Without the advancements made in nautical sciences, particularly by Iberian scientists and explorers, trans-oceanic navigation would have not been possible. The earliest periods of navigation within Portugal and Spain employed the use of crude, antiquated, and unreliable instruments. The kamal and cross-staff, while both useful, lacked the ability to be consistently practically applied on board a ship. They were replaced by the trigonometric quadrant and its semi-circle construction. But even that was unreliable at times because a pilot would need calm waters in order to acquire a reading. Eventually it was used together with the astrolabe, which became a critical piece of equipment for navigation after Martin Cortes de Albacar published his Art. Because it could be used day or night, in rough or calm seas, it was cross referenced with the quadrant in order to gain the most accurate reading possible. Finally, the nocturnal and its accompanied values in the ephemerides granted sailors the ability to plot longitude on the open ocean. Navigation across vast stretches of open water was no longer merely as daunting. An expedition leader, the captains, ships, and crews could all be confident that, barring the intercession of the ocean’s unpredictable nature, a course could be safely and accurately plotted from a port of call to final destination. Portugal to colonized Brazil, Spain to its holdings in Florida, the challenges of thousand mile and multiple month long excursions could be overcome. In the span of a few centuries, nautical sciences had granted man the ability to circumnavigate the globe by 1521, exploit vast reserves of untouched natural resources, open dialogue with previously unknown cultures, and open lucrative new trading routes; the world had become a much larger place.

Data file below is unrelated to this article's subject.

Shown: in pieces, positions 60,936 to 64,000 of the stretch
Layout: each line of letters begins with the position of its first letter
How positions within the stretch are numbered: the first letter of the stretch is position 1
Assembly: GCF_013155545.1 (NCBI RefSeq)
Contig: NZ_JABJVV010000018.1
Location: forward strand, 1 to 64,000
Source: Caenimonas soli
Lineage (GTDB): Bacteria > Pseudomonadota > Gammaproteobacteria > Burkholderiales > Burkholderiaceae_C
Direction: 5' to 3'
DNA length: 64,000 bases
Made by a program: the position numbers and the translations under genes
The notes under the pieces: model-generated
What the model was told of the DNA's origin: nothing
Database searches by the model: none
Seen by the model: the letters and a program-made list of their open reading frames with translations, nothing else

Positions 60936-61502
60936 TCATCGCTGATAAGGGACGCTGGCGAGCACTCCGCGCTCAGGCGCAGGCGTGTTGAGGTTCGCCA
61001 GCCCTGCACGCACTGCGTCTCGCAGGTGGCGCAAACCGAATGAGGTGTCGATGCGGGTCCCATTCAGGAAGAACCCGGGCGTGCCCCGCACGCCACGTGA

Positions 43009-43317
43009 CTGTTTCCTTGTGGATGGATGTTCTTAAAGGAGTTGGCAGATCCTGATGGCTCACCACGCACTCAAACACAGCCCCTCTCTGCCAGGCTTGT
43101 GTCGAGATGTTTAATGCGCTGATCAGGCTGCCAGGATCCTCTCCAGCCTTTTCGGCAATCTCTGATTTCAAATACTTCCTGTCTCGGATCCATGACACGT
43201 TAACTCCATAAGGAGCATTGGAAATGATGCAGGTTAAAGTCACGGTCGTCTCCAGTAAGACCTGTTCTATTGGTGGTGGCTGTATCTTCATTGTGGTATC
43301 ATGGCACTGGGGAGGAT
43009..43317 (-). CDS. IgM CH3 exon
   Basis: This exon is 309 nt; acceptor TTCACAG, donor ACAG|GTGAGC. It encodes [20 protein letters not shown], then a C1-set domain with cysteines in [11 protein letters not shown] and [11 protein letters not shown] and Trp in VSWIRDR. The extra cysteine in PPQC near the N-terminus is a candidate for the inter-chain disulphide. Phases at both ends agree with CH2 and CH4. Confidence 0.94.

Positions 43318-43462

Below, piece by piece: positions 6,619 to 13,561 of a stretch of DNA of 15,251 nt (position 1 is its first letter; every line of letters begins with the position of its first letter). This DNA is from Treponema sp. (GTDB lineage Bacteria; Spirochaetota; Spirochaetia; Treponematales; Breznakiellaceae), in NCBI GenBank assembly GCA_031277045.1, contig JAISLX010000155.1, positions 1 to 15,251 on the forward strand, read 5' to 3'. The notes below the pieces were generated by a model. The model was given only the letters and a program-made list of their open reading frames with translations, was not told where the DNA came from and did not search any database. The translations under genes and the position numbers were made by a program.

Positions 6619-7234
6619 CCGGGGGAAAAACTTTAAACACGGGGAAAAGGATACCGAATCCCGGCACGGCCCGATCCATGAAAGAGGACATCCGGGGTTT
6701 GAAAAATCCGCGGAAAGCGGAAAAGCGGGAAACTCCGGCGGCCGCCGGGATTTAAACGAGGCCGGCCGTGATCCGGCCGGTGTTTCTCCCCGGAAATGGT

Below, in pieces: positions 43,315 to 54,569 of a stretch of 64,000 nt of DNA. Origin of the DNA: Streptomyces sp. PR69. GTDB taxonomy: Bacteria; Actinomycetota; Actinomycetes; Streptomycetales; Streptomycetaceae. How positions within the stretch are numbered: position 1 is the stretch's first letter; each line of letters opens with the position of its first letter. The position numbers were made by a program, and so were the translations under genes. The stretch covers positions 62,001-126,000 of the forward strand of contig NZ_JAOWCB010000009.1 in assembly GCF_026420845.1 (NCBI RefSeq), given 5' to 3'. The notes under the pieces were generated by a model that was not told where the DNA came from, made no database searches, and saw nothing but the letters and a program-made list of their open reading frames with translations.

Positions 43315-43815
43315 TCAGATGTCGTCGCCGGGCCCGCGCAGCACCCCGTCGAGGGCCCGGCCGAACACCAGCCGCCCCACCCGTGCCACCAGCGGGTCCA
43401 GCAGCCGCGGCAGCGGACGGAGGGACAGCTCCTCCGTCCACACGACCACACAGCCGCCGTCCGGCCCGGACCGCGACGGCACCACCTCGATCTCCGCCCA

- Paolo Emilio Taviani. Columbus, the Great Adventure: His Life, His Times, and His Voyages (New York: Orion Books), page 12
- Fransisco Bethencourt, Portuguese Oceanic Expansion, 1400–1800 (Cambridge [England] : Cambridge University Press), page 113
- The traditional image of the Prince presented in this page, and coming from the Saint Vincent Panels, is still under dispute.
- Joaquinn Pedro Oliveira Martins, The Golden Age of Prince Henry the Navigator (New York: Dutton), page 62
- Joaquinn Pedro Oliveira Martins, The Golden Age of Prince Henry the Navigator (New York: Dutton), page 68
- Bailey Diffie, Foundations of the Portuguese Empire, 1415–1580 (Minneapolis : University of Minnesota Press), page 121
- Joaquinn Pedro Oliveira Martins, The Golden Age of Prince Henry the Navigator (New York: Dutton), page 65
- John Dos Passos, The Portugal Story: Three Centuries of Exploration and Discovery. (Garden City, N.Y. : Doubleday), page 86
- John Dos Passos, The Portugal Story: Three Centuries of Exploration and Discovery (Garden City, N.Y. : Doubleday), page 89
- Bailey Diffie, Foundations of the Portuguese Empire, 1415–1580 (Minneapolis : University of Minnesota Press), page 134
- Bailey Diffie, Foundations of the Portuguese Empire, 1415–1580 (Minneapolis: University of Minnesota Press), page 118
- Bailey Diffie, Foundations of the Portuguese Empire, 1415–1580 (Minneapolis : University of Minnesota Press), page 133
- Jeanne Willoz-Egnor, Cross-Staff
- ThinkQuest: Library, “Early Navigational Instruments”
- Nissan Mindel, Rabbi Abraham Zacuto (1450–1515)
- Antonio Barrera-Osorio, Experiencing Nature: The Spanish American Empire and the Early Scientific Revolution (Austin, Texas: University of Texas Press), page 131
- Bailey Diffie, Foundations of the Portuguese Empire, 1415–1580 (Minneapolis: University of Minnesota Press), page 143
- Bailey Diffie, Foundations of the Portuguese Empire, 1415–1580 (Minneapolis: University of Minnesota Press), page 142
- Roland I. Maldonado, Navigation on the High Seas